J. J. Darlington Memorial and Fountain

Statue: Joseph J. Darlington, attorney
Location: 5th Street and Indiana Avenue, NW (District of Columbia Court of Appeals)
Sculptor: Carl Paul Jennewein, New York
Dedication: November 1923
Cost to taxpayers: $0

This little statue to a prominent Washington attorney by a prominent sculptor caused quite a stir when it was unveiled. There is very little written about the inception of this memorial, but it only took 3 years to erect — practically a record in terms of memorial placement.

Joseph James Darlington was born in Due West, South Carolina. He moved to Washington, D.C., in 1875 and began practicing law. He was very active in the community and served as the dean of the local bar; a member of the joint citizens committee on suffrage; president of the City Orphan Asylum; a member of the Fifth Baptist Church and a member of the boards of directors of the Washington Loan and Trust Company and the Federal National Bank.

At the time of his death on June 24, 1920, Joseph J. Darlington had been an attorney in Washington, D.C., for 46 years. He was buried at Oak Hill Cemetery (Georgetown) after funeral services at the Fifth Baptist Church. Judges of District courts, member of the local bar association and committee members from the Southern Society of Washington attended the ceremony.

After his death the Board of Directors of the Washington Railway and Electric Company and the Potomac Electric Power Company adopted resolutions of respect for Darlington, saying: ‘His intellect was of the highest; his love for humanity unbounded; his truthfulness was unquestioned; and his honor was flawless. In his passing a glorious example of all that is best and worthwhile has been made clear to all of those who knew him.’

The Southern Society of Washington, of which Darlington was a member, also passed a resolution, that stated, in part: ‘In the death of Joseph James Darlington the District of Columbia loses one of the most distinguished lawyers at its bar and the South a son who has attained high distinction.’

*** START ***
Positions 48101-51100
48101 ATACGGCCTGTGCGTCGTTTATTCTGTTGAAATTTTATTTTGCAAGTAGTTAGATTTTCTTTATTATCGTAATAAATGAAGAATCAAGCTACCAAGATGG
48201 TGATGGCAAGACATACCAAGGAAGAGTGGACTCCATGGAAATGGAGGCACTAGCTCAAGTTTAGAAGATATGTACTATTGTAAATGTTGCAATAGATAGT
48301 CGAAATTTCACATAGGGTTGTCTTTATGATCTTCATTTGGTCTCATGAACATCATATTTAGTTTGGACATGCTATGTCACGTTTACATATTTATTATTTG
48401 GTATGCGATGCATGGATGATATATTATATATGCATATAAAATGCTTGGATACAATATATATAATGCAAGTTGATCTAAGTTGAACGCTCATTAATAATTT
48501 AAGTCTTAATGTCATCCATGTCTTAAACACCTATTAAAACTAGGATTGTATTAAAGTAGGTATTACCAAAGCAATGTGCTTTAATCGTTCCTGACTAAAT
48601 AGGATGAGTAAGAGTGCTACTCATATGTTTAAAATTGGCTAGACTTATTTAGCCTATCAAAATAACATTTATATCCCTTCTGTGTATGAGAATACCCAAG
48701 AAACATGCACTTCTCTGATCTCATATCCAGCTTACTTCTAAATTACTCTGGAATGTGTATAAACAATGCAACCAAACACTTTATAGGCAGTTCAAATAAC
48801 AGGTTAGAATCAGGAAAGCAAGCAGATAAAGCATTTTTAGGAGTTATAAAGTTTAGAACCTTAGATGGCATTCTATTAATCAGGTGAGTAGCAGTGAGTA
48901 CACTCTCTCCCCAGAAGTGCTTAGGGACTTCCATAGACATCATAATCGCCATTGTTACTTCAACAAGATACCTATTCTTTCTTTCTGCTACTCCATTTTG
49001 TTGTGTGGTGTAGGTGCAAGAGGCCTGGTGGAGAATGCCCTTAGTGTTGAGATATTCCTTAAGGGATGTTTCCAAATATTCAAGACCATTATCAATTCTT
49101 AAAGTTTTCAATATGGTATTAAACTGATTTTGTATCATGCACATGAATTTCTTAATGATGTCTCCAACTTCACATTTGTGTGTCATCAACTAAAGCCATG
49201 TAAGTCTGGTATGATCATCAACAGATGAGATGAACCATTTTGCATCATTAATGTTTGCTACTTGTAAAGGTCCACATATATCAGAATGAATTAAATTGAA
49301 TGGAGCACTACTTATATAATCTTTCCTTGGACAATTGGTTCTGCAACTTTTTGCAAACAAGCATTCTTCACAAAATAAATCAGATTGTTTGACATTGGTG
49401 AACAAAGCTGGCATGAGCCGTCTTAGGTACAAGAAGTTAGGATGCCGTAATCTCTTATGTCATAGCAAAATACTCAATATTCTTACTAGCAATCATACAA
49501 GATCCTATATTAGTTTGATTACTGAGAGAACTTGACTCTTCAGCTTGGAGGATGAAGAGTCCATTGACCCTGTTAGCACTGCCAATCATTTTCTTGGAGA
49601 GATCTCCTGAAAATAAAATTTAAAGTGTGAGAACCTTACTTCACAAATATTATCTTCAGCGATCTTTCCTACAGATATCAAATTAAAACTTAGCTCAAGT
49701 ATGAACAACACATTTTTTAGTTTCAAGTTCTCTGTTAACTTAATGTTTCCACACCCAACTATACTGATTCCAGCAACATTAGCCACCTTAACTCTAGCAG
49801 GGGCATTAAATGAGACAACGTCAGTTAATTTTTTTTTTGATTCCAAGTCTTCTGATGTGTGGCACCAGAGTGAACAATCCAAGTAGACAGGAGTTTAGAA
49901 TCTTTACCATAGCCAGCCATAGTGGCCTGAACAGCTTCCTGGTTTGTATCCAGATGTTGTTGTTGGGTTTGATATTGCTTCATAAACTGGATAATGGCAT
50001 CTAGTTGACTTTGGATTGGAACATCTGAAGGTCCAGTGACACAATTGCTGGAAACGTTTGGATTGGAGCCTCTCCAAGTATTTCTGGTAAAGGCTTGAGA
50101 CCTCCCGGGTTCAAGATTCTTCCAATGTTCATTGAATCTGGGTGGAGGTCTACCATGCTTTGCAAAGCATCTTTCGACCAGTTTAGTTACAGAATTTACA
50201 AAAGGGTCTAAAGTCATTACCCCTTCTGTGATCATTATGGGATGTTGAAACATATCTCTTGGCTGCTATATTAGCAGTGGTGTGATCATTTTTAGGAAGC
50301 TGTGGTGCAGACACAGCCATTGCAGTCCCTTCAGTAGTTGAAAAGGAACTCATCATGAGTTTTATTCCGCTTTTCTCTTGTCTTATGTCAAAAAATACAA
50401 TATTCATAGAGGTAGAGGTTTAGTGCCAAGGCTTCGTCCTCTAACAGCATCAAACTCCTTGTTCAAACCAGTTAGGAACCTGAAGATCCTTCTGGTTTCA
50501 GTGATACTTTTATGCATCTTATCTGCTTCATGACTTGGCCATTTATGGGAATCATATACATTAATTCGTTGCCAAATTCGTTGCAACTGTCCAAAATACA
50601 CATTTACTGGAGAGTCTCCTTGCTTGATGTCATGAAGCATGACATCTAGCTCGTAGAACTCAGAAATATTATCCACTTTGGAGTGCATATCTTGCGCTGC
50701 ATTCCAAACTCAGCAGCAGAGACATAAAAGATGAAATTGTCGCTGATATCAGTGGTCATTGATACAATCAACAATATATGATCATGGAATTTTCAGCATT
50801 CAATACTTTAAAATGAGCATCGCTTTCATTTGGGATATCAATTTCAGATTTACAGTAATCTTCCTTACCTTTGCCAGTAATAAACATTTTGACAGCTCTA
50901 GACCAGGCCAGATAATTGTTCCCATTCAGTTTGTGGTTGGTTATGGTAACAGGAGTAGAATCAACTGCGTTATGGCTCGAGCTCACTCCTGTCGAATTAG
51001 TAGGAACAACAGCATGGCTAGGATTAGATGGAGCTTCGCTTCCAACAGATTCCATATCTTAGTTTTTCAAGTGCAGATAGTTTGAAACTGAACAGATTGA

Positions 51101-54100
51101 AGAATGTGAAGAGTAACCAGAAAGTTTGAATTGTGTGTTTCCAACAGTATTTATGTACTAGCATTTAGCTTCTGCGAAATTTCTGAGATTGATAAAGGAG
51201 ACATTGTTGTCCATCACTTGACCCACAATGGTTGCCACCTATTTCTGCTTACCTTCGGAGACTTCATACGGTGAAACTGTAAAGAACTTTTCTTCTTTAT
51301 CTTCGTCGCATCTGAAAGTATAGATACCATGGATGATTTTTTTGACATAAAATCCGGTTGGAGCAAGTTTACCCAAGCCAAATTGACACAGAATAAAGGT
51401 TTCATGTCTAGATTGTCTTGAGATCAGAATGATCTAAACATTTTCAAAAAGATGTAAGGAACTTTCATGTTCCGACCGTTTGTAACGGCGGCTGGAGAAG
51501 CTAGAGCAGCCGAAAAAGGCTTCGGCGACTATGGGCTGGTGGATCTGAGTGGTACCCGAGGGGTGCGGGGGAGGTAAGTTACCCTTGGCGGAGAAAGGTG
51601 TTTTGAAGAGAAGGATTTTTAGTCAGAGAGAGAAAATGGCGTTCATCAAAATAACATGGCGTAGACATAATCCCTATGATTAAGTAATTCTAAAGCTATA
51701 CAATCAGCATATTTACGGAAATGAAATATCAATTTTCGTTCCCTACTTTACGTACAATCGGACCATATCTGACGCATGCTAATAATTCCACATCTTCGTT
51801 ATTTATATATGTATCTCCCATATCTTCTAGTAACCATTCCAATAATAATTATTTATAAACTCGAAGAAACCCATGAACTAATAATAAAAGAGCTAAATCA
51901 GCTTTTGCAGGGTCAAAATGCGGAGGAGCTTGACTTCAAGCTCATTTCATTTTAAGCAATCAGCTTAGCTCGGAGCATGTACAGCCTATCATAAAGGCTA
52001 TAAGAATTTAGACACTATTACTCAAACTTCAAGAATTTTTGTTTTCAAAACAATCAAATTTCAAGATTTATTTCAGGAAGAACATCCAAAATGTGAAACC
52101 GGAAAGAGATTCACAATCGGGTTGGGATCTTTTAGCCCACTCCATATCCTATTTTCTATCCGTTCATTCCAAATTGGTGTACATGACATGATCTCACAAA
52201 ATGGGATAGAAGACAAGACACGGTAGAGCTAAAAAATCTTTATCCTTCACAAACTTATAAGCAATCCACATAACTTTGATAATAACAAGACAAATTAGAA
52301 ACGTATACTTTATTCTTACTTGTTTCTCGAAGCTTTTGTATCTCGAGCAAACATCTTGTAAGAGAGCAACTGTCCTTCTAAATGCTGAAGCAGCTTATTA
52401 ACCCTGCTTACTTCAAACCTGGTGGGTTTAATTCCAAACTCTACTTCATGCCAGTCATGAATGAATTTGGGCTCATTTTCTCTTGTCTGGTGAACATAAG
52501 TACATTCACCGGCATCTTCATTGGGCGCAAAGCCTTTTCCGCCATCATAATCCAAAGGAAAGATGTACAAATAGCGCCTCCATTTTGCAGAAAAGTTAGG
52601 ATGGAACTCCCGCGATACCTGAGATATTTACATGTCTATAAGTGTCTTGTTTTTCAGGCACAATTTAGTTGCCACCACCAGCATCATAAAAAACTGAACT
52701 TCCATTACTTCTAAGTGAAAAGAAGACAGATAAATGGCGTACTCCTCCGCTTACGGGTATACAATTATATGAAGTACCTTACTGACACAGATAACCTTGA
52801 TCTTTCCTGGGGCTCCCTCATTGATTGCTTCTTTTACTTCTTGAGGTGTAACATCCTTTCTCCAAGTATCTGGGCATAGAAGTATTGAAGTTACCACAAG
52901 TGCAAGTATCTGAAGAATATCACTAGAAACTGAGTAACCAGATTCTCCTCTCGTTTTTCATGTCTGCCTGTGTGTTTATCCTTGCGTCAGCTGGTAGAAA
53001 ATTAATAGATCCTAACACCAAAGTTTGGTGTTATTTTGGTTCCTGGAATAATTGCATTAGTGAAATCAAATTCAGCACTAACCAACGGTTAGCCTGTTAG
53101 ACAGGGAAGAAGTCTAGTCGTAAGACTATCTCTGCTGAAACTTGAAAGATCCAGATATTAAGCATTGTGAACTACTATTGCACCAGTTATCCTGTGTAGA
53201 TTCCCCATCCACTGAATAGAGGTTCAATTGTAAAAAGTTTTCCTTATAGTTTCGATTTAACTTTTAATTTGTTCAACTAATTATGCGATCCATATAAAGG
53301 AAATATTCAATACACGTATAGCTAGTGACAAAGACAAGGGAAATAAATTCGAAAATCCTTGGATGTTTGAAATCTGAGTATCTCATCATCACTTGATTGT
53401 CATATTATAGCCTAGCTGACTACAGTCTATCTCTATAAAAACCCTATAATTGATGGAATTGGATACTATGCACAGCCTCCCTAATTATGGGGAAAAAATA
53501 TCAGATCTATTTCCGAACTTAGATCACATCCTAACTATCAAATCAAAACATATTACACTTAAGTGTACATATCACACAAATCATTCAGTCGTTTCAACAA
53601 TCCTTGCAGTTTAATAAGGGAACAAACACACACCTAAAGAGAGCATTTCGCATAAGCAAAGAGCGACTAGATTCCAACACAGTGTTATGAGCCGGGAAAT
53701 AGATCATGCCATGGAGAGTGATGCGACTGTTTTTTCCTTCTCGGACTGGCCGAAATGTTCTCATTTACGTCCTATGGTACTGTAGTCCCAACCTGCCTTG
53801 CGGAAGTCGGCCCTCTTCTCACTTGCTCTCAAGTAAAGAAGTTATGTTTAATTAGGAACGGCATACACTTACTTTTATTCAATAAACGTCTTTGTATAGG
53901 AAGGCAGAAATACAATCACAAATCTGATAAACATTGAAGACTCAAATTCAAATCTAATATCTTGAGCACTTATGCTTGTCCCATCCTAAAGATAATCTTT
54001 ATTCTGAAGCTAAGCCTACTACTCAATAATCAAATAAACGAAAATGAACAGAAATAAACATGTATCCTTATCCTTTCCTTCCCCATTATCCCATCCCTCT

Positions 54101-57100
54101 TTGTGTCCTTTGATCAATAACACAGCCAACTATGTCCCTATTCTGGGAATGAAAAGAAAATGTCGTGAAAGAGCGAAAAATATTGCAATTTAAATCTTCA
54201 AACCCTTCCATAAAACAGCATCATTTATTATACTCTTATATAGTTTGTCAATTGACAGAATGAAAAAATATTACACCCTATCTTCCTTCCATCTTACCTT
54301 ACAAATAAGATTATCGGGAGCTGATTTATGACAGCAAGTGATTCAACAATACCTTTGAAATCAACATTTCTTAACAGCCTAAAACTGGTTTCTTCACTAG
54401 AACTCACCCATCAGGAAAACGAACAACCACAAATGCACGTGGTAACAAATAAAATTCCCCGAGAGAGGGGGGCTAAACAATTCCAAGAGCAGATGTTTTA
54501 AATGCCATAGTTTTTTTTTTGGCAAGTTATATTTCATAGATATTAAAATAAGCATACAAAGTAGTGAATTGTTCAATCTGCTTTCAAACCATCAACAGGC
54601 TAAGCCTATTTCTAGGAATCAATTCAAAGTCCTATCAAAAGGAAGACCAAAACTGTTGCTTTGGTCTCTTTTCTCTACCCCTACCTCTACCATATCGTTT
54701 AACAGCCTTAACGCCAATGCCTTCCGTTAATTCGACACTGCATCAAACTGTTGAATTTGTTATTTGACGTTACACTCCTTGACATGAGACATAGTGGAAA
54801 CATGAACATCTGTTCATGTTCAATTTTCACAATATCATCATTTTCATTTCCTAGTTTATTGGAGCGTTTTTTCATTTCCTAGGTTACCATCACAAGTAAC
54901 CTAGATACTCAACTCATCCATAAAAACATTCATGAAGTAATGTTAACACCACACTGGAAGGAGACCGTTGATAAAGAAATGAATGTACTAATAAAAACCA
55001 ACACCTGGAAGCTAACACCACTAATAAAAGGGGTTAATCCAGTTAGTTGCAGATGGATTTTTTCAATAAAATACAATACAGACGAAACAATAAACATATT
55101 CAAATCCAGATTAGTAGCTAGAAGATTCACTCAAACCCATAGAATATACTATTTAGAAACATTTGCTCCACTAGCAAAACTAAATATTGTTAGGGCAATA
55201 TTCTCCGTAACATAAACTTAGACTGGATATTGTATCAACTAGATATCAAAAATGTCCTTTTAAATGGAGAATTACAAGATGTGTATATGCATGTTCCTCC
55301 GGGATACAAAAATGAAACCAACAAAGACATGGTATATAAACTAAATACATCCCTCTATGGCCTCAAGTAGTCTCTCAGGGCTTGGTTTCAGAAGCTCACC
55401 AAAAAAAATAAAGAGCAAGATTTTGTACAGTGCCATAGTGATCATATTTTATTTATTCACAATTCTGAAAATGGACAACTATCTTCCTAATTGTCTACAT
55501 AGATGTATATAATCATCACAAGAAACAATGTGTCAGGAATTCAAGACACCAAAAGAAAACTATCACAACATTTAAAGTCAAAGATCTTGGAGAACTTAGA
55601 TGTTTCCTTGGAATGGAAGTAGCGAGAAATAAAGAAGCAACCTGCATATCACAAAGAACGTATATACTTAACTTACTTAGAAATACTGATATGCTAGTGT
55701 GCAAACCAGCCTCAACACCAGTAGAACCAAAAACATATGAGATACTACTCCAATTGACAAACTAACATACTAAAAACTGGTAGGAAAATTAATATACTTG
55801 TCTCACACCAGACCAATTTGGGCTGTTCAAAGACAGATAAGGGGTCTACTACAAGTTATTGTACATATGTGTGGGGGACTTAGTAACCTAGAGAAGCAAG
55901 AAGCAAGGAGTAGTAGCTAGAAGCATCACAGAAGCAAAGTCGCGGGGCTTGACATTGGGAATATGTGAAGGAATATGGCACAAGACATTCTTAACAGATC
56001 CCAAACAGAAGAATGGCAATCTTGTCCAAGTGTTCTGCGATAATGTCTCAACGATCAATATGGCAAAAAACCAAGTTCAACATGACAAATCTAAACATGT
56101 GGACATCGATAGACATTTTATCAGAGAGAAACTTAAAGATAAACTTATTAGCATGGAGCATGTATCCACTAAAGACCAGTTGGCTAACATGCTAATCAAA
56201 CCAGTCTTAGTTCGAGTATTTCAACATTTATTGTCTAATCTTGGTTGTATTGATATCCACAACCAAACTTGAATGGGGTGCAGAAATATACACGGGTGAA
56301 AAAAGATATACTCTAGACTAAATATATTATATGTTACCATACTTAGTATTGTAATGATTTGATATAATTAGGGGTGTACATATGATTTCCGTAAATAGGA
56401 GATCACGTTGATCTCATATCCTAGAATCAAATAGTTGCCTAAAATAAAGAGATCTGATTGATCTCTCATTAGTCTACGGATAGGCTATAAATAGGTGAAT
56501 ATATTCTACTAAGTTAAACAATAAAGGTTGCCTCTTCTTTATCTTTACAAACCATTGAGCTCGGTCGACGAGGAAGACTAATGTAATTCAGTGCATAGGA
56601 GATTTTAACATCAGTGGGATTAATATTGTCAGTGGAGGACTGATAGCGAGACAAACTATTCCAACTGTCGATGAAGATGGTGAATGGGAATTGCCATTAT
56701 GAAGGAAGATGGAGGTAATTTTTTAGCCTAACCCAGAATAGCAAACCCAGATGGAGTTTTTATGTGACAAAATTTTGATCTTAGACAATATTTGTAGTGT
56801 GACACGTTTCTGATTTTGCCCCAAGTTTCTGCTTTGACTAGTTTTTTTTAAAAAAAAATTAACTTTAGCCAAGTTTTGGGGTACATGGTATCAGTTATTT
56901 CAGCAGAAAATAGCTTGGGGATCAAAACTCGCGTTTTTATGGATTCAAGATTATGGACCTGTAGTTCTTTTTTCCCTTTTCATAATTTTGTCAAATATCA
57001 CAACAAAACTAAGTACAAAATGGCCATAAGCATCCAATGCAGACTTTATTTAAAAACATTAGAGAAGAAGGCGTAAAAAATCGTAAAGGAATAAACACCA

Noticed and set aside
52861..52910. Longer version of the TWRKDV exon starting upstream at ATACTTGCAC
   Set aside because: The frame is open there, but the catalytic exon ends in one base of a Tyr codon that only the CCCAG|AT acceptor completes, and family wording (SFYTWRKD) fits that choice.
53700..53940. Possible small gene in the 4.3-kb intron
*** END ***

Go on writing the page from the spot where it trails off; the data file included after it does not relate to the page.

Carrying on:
So his friends got together and lobbied to have a memorial placed in Washington in Darlington’s memory. In 1922, Senator Brandegee of Connecticut introduced a resolution in Congress to erect a statue in memory of Darlington. The resolution stated that no appropriations were to be provided for the memorial and that the statue couldn’t be placed on the Mall or the Capitol grounds. The resolution passed 17 days later.

After the resolution passed the Darlington memorial committee handed over the entire process to the U.S. Commission of Fine Arts. The Commission invited six American sculptors to submit designs; 3 submitted designs. Carl Paul Jennewein’s design was chosen unanimously.

The memorial consists of a gilded, nude “Maiden and Fawn” on a marble water fountain. It was the first sculpture by Jennewein to be displayed in Washington, D.C. It was praised at the Architectural league in New York in 1922, and in Baltimore in the spring of 1923, where it was on display before being moved to Washington in November 1923.

However, immediately after the unveiling the sculptural group was being criticized.

According to a piece in The Washington Post by Josephine Tighe, the criticism was less about the art of the sculpture, or the the fact that the maiden was nude, and more about the appropriateness as a memorial. A well-known sculptor at the time, Ulric J. Dunbar, called it an “inane representation,” and then continued by saying that there is “…no symbolism that is apparent to an intelligent public. Works of art, and especially memorials, should symbolize the outstanding characteristics of the person commemorated and should carry these characteristics so plainly told that the ordinary passerby could interpret them. I knew Mr. Darlington very well and the statue, as it stands, is meaningless, so far as this able lawyer and kindly gentleman is concerned.”

In the same article, Frank Hogan, who served on the executive committee for the memorial, defended the memorial saying: “It was decided that a memorial symbolical and beautiful would not only serve to commemorate Darlington, but would be an adornment to one of the parks in the Nation’s Capital long after those whose good fortune it was to know him and what he looked like has passed away.”

“The memorial,” said Hogan, “consists of a marble fountain surmounted by a group, consisting of a maiden and a fawn, in which the artist has sought to symbolize humanity at its best.”

The statue was taken down and cleaned during the renovations of the Courthouse between 2002 and 2009.

References:

Births, Deaths, Marriages, The Washington Times, Tuesday, June 29, 1920

Supreme Court Adjourns for Funeral of Noted Lawyer, The Washington Herald., June 29, 1920, Page 7

Extolls Character of J.J. Darlington, The Washington Herald, August 1, 1920, page 3

Senator Proposes D.C. Darlington Monument, The Washington Times, Friday September 1, 1922

Senate Authorizes Darlington Memorial, The Washington Times, Tuesday September 19, 1922

Committee is named to honor Darlington: Fountain will be Dedicated in Judiciary Square this Month. The Washington Post, November 6, 1923

Comment on Darlington Memorial, by Josephine Tighe, The Washington Post, December 16, 1923, pg. 81

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